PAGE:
Matt Young: Although I toured with Broadway musicals in Europe, Canada, the USA and Australia, I haven’t actually performed in a Broadway show on Broadway. So that is something I need to do within the next 5 years. I love comedy, so I’d love to be in the principal cast of something like Wrecked. I’m a sit com kind of actor, so I’m trusting someone will offer me a contract to be a series regular on a sit com. I love film, so I’m looking to get more film work in Hollywood and abroad. And I want to play a gay man in a feature-length movie, as I almost always get cast as “straight” or “married”. I am a married family man, so that makes sense, but hopefully someone will write a role for me. I worked on a short film which was on the Festival circuit this year called XYXY, in which I played a scientist who was able to create a child for my husband and myself in the lab. I really hope that gets developed into a feature.
Q: Since we are living in a time of “reboots”, what are some shows you’d like to see come back and roles you’d like to tackle?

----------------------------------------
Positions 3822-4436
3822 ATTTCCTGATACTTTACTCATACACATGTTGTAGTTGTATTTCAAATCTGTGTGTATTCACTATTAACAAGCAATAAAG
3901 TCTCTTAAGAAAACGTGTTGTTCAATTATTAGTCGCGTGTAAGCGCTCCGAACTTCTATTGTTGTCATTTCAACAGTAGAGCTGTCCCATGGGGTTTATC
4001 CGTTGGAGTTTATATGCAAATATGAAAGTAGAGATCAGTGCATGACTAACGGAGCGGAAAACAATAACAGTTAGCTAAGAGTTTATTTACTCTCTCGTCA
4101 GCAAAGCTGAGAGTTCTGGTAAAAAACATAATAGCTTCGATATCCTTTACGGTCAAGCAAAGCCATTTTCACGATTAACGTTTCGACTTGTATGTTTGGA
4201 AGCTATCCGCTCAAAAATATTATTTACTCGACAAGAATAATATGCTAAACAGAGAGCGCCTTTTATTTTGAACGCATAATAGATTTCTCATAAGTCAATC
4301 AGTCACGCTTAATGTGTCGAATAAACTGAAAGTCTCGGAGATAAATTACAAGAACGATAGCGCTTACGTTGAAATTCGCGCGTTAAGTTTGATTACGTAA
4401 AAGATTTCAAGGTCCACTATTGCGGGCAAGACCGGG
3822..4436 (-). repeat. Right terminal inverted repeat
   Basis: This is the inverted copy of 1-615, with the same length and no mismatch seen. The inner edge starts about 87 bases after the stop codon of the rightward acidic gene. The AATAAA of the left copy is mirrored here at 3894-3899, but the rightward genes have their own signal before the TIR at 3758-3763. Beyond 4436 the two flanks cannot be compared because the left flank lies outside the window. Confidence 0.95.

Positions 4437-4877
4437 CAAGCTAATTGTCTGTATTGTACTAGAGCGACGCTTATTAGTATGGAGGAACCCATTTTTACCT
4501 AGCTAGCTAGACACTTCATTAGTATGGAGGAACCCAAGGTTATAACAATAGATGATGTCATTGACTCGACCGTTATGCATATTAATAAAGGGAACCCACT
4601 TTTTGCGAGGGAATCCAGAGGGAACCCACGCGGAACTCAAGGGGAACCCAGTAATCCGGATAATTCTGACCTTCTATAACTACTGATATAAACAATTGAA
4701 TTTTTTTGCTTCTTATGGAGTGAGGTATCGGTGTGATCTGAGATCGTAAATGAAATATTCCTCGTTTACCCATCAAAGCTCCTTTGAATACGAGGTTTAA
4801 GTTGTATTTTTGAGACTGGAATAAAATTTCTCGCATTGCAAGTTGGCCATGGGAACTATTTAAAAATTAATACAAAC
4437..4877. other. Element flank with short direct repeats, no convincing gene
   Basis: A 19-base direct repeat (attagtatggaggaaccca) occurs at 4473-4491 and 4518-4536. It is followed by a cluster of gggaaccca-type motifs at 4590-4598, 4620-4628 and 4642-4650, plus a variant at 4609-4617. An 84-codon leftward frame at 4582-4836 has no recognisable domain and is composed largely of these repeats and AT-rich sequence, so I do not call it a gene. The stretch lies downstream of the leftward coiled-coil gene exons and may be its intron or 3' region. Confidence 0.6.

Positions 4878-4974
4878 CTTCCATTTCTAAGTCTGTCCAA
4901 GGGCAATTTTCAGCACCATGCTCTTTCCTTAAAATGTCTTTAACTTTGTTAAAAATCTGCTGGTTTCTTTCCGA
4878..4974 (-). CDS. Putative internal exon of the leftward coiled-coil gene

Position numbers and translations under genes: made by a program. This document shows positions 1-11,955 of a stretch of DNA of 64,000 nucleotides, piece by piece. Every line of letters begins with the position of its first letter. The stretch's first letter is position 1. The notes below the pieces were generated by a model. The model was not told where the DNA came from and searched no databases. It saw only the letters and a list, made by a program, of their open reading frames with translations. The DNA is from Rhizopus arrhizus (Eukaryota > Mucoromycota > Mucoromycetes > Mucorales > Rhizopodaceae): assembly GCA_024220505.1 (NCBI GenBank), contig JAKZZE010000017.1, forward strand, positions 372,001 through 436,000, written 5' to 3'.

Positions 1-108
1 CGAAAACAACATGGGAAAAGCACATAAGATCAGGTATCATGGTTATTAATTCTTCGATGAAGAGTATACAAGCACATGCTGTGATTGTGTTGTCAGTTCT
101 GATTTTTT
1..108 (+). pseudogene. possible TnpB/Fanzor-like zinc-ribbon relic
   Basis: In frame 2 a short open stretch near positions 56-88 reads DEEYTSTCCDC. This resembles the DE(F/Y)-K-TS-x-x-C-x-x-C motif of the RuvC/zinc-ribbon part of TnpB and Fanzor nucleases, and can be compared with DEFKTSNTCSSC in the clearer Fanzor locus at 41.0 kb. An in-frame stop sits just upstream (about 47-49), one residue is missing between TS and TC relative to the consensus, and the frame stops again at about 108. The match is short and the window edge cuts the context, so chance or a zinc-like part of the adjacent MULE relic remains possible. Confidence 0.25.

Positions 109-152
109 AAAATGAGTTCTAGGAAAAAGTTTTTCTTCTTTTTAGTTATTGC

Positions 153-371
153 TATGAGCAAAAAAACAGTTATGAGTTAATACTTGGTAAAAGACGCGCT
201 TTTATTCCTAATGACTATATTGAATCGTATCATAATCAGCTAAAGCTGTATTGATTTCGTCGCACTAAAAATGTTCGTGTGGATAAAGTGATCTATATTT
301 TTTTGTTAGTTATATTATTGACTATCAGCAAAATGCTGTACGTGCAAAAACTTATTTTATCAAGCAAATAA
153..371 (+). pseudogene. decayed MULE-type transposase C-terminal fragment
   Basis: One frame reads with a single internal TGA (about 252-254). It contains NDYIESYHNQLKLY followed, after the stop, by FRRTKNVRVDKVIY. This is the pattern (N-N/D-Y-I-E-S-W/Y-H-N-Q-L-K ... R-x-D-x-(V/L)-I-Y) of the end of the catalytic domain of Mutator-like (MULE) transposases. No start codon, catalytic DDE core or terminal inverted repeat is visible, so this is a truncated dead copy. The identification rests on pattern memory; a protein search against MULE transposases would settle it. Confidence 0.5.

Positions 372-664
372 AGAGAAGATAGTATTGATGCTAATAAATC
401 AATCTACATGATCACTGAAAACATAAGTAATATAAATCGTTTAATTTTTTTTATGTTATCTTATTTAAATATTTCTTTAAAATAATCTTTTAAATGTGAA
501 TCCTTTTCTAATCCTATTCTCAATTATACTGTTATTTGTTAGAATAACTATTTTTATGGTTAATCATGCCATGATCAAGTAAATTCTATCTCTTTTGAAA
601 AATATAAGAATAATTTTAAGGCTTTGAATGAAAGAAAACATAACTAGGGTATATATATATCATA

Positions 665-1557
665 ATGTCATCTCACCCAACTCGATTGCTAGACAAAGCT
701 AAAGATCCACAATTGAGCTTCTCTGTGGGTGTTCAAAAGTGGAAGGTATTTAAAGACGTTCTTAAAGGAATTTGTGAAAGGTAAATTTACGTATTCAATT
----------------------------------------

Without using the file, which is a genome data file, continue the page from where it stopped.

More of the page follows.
Matt Young: Stargate. I’d be a great spaceship captain. Fame. As a dance and/or drama teacher. Pretty much anything that has to do with dance. I’m often being looked at to play a ballet master or choreographer, and did a stage show called Goodbye Miss Monroe in which I played Jack Cole, Marilyn’s dance director for Gentlemen Prefer Blondes. I’d do that show again in a heart beat. And in terms of comedy? Bring back ALF. I’ll play the father of the family he lives with, Mr Tanner.
Q: Where can we find you and online?
Matt Young: If you want to find me, at the moment I’m here in Suva, Fiji looking after my family! But you can follow me on social media: @mattyoungactor on Instagram and Twitter and Matt Young – Actor on Facebook and You Tube. And as mentioned, my website is www.mattyoungactor.com.
Q: What is one thing you absolutely cannot live without and one thing you wish we could all live without?
Matt Young: I absolutely cannot live without the ocean, and the ability to go swimming in it. I love it so much I moved to an island! And we are recent boat owners, so that makes it even more accessible.
The one thing I wish we could all live without? So many things – hatred, bigotry, close-mindedness, climate change, addiction, suicide – the list goes on. But if I have to limit it to one thing? I wish we could all live without depression. Since we cannot, make sure you see a doctor if you feel you are suffering. And get help. It could save your life.